Moving security out of the box and even out of the enterprise can help to address a new generation of adversaries using layered attacks to methodically find weaknesses, penetrate systems, escalate privileges and then quietly observe and export data. Intelligence is needed not just to detect these attacks, but to respond to them.

In the past, knowing who you were up against wasn’t necessary to security. You spotted the attack, and you blocked it. But, “if you are being targeted by a determined adversary, they are not going to stop because you block them,” Alperovitch said. “They are going to keep it up until they get in. They can spend years at it.”

CrowdStrike’s approach to active defense has a decidedly military and intelligence flavor. It takes a strategic view with an emphasis on knowing your enemy, not just the weapon. Most of the more than 4,000 organizations tracked for its Adversary Intelligence database are nation-sponsored. Its goal is not to stop every malicious attempt.

“You can’t block every attack,” Alperovitch said. “And sometimes blocking is not the best strategy.” If you spot and identify someone engaged in spying or espionage, the best strategy might be to string him along and watch him, “to better understand his tradecraft.”

The goal is to raise the bar for attackers, making their craft more difficult and expensive. This can mitigate one of the great advantages attackers have; it is dramatically cheaper to launch an attack than it is to defend against it, resulting in a very high return on investment for successful attacks. Recognizing sophisticated techniques “doesn’t eliminate all activity, but it dramatically raises the cost of intrusion,” Alperovitch said.

It is too early to say what impact the cloud and big data analytics will have on security, and it’s a pretty safe bet that it won’t solve every problem. But it is an attractive option for concentrating resources where they are most needed.

Posted by William Jackson on Jun 20, 2013 at 6:02 AM1 comments


IT manager filling out forms for computer compliance

Security best practices at the root of FISMA amendments

A bill updating federal information security requirements has passed unanimously in the House and now awaits action in the Senate, raising the possibility that Congress might actually enact some kind of cybersecurity legislation.

The Federal Information Security Amendments Act of 2013 would require agencies to take a risk-based approach to information security, using automated tools for continuous monitoring of civilian, military and intelligence IT systems. It essentially would bring the Federal Information Security Management Act into line with the best practices agencies already are adopting.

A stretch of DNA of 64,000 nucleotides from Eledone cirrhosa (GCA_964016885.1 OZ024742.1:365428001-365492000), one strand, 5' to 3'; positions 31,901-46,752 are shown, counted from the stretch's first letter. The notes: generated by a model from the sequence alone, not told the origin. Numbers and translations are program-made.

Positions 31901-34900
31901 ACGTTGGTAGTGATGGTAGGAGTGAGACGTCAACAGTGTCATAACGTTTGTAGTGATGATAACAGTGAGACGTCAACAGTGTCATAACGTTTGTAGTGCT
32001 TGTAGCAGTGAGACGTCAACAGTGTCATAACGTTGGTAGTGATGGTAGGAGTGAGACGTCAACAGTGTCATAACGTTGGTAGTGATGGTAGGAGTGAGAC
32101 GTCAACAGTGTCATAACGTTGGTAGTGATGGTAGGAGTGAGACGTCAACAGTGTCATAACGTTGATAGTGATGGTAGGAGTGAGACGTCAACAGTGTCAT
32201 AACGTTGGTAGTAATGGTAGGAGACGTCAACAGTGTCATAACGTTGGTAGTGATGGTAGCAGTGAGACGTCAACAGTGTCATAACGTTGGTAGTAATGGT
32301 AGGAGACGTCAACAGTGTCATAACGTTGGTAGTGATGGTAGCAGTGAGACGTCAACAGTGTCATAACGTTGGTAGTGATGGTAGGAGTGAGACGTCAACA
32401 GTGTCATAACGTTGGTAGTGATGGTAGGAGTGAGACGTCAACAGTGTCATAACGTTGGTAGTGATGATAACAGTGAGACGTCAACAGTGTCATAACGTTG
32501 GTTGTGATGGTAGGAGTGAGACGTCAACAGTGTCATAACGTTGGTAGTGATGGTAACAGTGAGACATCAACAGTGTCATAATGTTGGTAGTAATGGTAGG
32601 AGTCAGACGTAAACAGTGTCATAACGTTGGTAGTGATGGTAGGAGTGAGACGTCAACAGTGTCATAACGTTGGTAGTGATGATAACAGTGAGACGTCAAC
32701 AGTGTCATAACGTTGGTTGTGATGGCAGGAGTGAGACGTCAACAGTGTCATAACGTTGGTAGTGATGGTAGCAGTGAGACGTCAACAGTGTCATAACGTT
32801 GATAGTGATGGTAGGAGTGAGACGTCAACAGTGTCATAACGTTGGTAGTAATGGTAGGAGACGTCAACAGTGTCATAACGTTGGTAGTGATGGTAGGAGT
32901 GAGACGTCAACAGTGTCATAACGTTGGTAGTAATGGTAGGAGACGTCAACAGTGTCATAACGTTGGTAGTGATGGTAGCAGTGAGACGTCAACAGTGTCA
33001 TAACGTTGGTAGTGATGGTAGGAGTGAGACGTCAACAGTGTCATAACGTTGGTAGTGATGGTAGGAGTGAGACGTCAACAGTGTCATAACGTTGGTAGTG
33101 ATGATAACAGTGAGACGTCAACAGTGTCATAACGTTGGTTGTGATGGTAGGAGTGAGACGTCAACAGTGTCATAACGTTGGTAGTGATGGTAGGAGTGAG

Like the current FISMA, it would require annual reports to Congress, and it would be congressional oversight that ultimately would determine its success in improving federal cybersecurity. The question is: Will Congress continue to grade agency performance based on paperwork compliance, or will it measure actual security?

The bill was introduced by Rep. Darrell Issa (R-Calif.) with five bipartisan cosponsors to “provide a comprehensive framework for ensuring the effectiveness of information security controls,” and “effective governmentwide management and oversight of the related information security risks,” for both civilian and national security systems.

It is technology agnostic, leaving the selection of the appropriate hardware and software up to each agency based on guidance and standards developed by the National Institute of Standards and Technology. It defines “adequate security” as “security commensurate with the risk and magnitude of the harm resulting from the unauthorized access to or loss, misuse, destruction or modification of information.”

The bill gives a nod to cloud computing by including services in its definition of systems. NIST would develop standards in cooperation with security agencies, including the National Security Agency, “to assure, to the maximum extent feasible, that such standards and guidelines are complementary with standards and guidelines developed for national security systems,” although the Defense Department and CIA will continue to oversee their own systems. Each agency would have a chief information security officer, either the CIO or a senior official reporting directly to the CIO.

None of this is radically different from FISMA as it now stands, and nothing in the current law prohibits the use of these tools and processes. But FISMA has remained mired in paperwork documenting compliance within the letter of the law rather than improving cybersecurity. And much of the fault for that lies with Congress.

In the early days of FISMA there was a lot of basic and remedial work to be done. Agencies had to create accurate inventories of IT systems, determine their condition and OK their operation. Not certify that they were secure, but that the agency understood the risks of operating them and accepted those risks.